fisher.pval {corpora} R Documentation

## P-values of Fisher's exact test for frequency comparisons (corpora)

### Description

This function computes the p-value of Fisher's exact test (Fisher 1934) for the comparison of corpus frequency counts (under the null hypothesis of equal population proportions). In the two-sided case, a fast approximation is used that may be inaccurate for small samples.

### Usage


fisher.pval(k1, n1, k2, n2,
alternative = c("two.sided", "less", "greater"),
log.p = FALSE)



### Arguments

 k1 frequency of a type in the first corpus (or an integer vector of type frequencies) n1 the sample size of the first corpus (or an integer vector specifying the sizes of different samples) k2 frequency of the type in the second corpus (or an integer vector of type frequencies, in parallel to k1) n2 the sample size of the second corpus (or an integer vector specifying the sizes of different samples, in parallel to n1) alternative a character string specifying the alternative hypothesis; must be one of two.sided (default), less or greater log.p if TRUE, the natural logarithm of the p-value is returned

### Details

When alternative is two.sided, a fast approximation of the two-sided p-value is used (multiplying the appropriate single-sided tail probability by two), which may be inaccurate for small samples. Unlike the exact algorithm of fisher.test, this implementation is memory-efficient and can be applied to large samples and/or large frequency counts.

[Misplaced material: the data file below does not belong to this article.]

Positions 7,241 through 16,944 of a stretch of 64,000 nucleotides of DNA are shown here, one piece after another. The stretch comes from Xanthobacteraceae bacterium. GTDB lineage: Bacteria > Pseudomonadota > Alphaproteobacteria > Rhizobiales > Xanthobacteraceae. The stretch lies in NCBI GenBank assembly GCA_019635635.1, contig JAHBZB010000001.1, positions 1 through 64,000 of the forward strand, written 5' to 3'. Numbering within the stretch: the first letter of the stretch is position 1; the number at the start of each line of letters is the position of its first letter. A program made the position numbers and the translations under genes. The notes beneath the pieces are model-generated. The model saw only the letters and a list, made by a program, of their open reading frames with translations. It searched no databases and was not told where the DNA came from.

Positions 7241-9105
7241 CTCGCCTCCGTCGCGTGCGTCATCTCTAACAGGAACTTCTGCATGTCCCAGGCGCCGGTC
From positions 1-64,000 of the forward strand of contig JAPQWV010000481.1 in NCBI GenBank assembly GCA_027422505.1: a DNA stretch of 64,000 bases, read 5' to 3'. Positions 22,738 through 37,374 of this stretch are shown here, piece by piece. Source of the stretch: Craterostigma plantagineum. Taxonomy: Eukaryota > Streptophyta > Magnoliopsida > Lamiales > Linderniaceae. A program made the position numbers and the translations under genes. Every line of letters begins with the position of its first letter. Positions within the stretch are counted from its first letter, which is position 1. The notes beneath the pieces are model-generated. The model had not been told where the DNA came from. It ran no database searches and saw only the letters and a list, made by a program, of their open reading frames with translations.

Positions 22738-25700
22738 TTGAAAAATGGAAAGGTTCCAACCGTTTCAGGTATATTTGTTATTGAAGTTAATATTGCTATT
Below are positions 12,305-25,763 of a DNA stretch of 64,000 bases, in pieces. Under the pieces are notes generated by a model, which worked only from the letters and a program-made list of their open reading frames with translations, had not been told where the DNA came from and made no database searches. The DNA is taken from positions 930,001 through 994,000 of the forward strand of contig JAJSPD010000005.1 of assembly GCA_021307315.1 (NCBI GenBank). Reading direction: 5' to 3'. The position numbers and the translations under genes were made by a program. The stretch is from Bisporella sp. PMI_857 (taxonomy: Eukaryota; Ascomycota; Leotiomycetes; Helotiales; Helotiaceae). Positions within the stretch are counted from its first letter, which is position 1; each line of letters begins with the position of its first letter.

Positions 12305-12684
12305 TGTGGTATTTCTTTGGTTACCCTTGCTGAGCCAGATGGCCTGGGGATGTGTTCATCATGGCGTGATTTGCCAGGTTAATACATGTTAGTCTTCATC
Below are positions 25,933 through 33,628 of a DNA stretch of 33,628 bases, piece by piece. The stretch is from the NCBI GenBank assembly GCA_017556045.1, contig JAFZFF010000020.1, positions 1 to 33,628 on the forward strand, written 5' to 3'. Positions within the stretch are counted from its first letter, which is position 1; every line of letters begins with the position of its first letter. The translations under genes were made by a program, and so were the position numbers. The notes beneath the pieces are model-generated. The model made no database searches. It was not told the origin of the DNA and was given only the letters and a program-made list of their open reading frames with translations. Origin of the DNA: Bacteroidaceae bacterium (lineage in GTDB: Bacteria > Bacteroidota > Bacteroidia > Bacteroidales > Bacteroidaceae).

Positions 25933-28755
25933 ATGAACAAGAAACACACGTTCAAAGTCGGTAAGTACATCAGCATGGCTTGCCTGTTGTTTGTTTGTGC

For one-sided tests, the p-values returned by this functions are identical to those computed by fisher.test on two-by-two contingency tables.

### Value

The p-value of Fisher's exact test applied to the given data (or a vector of p-values).

### Author(s)

Stephanie Evert (Rlhttps://purl.org/stephanie.evert)

### References

Fisher, R. A. (1934). Statistical Methods for Research Workers. Oliver & Boyd, Edinburgh, 2nd edition (1st edition 1925, 14th edition 1970).

fisher.test, chisq.pval

### Examples


## Fisher's Tea Drinker (see ?fisher.test)
TeaTasting <-
matrix(c(3, 1, 1, 3),
nrow = 2,
dimnames = list(Guess = c("Milk", "Tea"),
Truth = c("Milk", "Tea")))
print(TeaTasting)
##  - the "corpora" consist of 4 cups of tea each (n1 = n2 = 4)
##     => columns of TeaTasting
##  - frequency counts are the number of cups selected by drinker (k1 = 3, k2 = 1)
##     => first row of TeaTasting
##  - null hypothesis of equal type probability = drinker makes random guesses
fisher.pval(3, 4, 1, 4, alternative="greater")
fisher.test(TeaTasting, alternative="greater")$p.value # should be the same fisher.pval(3, 4, 1, 4) # uses fast approximation suitable for small p-values fisher.test(TeaTasting)$p.value # approximation is exact for symmetric distribution



[Package corpora version 0.5-1 Index]